Scott: The report from the White House or the strategy talks about addressing the causes of extremism, among them systemic racism. But there is this fight right now over whether we can even teach about that in our schools. What can law enforcement really do about the kind of underlying causes?
Beirich: Yeah, this is a complicated thing in this debate over critical race theory, I think is very unfortunate because at the root of the problem of white supremacy is not really understanding the history of racism and the impact of racism in this country. I mean, obviously, we wouldn’t have this movement if we didn’t still have deep strains of racism in the country. But now when it comes to law enforcement, one, we need to use them to stop the most terrifying parts of this threat — hate crimes, for example, domestic terrorism — but we’ve also got to reform the relationship between law enforcement and communities. It’d be nice to have law enforcement take hate crime seriously in many parts of this country, which they don’t, which would strengthen those bonds and also ultimately, hopefully lead to a reduction in the racism that’s propelling all of this.
Scott: Why do you think the U.S. is so far behind in recognizing the threat of domestic terrorism and of white supremacist extremists?
Beirich: Frankly, this has been a political failure of administrations of both parties. After 9/11, our entire apparatus of government, the entire FBI, intelligence services, domestic and international, shifted their entire focus to Islamic extremism. It was as though they’d forgotten Timothy McVeigh had blown up the Oklahoma City federal building just a few years before, in 1995. And all the way until 2014, very late in the [Barack] Obama administration, there was really no emphasis on this threat as it was growing, as more people were being killed by white supremacists. I mean, there were serious failures of government to stand up and pay attention and realize this wasn’t an issue of, sort of, one kind of terrorism only being our focus. It was an issue of “and.” And frankly, we should have known better. So now the problem is just much worse than it was even 10 years ago.
Related links: More insight from Amy Scott
We’ve got more on that disastrous Don’t Be a Puppet campaign Beirich was talking about. The interactive website was meant to teach teenagers how to recognize violent extremist messaging and avoid being drawn in by it. But, as Laurie Goodstein reported in The New York Times back in 2015, civil rights and religious leaders objected to its focus on Islamic extremism and worried it would lead to bullying of Arab and Muslim students and hinder free speech. The site is no longer active.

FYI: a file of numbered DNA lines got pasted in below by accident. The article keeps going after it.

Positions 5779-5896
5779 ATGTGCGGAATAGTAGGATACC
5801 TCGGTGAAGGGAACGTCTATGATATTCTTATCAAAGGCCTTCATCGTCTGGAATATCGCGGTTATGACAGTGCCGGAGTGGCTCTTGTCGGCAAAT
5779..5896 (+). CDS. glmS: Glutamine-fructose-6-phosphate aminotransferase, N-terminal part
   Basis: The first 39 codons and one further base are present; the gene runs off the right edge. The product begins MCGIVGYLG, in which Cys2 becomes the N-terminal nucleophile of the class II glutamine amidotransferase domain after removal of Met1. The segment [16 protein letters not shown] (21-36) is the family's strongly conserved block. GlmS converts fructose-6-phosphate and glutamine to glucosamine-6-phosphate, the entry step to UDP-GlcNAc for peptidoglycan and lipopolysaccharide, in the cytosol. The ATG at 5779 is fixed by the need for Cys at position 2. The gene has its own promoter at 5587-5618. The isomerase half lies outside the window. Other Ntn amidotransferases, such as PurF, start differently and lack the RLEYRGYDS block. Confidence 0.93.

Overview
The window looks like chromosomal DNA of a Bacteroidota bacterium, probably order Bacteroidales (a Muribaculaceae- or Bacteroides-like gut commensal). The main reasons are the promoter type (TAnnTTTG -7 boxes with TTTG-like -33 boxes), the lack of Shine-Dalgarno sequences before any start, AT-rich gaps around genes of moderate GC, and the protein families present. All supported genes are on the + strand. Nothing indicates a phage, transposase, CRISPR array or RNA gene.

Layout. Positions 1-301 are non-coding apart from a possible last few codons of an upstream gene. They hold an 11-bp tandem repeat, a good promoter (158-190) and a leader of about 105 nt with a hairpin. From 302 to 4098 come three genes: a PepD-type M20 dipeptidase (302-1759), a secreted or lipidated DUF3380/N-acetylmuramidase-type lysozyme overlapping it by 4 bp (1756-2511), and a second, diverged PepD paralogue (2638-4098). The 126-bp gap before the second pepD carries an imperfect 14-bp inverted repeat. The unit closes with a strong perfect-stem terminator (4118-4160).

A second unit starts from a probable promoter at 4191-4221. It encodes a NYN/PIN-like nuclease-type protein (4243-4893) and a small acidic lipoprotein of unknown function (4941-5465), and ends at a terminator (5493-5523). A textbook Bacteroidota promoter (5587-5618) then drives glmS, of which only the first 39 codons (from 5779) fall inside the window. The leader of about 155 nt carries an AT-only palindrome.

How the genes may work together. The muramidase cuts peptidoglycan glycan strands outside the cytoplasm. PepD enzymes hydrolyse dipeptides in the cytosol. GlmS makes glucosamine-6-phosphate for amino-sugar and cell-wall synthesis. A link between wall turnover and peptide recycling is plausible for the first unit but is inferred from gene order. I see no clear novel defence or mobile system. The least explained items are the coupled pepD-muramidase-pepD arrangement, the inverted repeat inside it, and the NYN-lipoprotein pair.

What about a tech solution to countering hate speech online? The MIT Technology Review reported on a new study that finds artificial intelligence isn’t there yet. Scientists tested a number of “state of the art” systems for detecting hate speech, and none of them cut it. Some scenarios that tripped up the AI moderators: the use of profanity in otherwise innocuous statements, slurs that have been reclaimed by the target group and references to hate speech that are actually meant to counter it.
And, if the Biden administration wants tech companies to do more to stem extremism, it’s going to have to talk to Alphabet’s YouTube. Earlier this year, USA Today reported on a study by the Anti-Defamation League that found that even after being pressured to take down extremist content, YouTube was still recommending white supremacist videos to viewers who had watched similar content. In response, a YouTube spokesman said that “views this type of content get from recommendations has dropped by over 70% in the U.S.” But YouTube apparently did not tell USA Today “70% down” … from what?